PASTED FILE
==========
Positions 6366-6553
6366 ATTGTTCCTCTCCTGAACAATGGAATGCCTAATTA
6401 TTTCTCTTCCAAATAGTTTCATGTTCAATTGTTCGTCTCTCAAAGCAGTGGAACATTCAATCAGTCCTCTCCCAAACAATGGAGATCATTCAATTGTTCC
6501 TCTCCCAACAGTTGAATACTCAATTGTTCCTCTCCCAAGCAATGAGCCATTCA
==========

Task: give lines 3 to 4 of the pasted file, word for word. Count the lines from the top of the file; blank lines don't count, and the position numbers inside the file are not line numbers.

6401 TTTCTCTTCCAAATAGTTTCATGTTCAATTGTTCGTCTCTCAAAGCAGTGGAACATTCAATCAGTCCTCTCCCAAACAATGGAGATCATTCAATTGTTCC
6501 TCTCCCAACAGTTGAATACTCAATTGTTCCTCTCCCAAGCAATGAGCCATTCA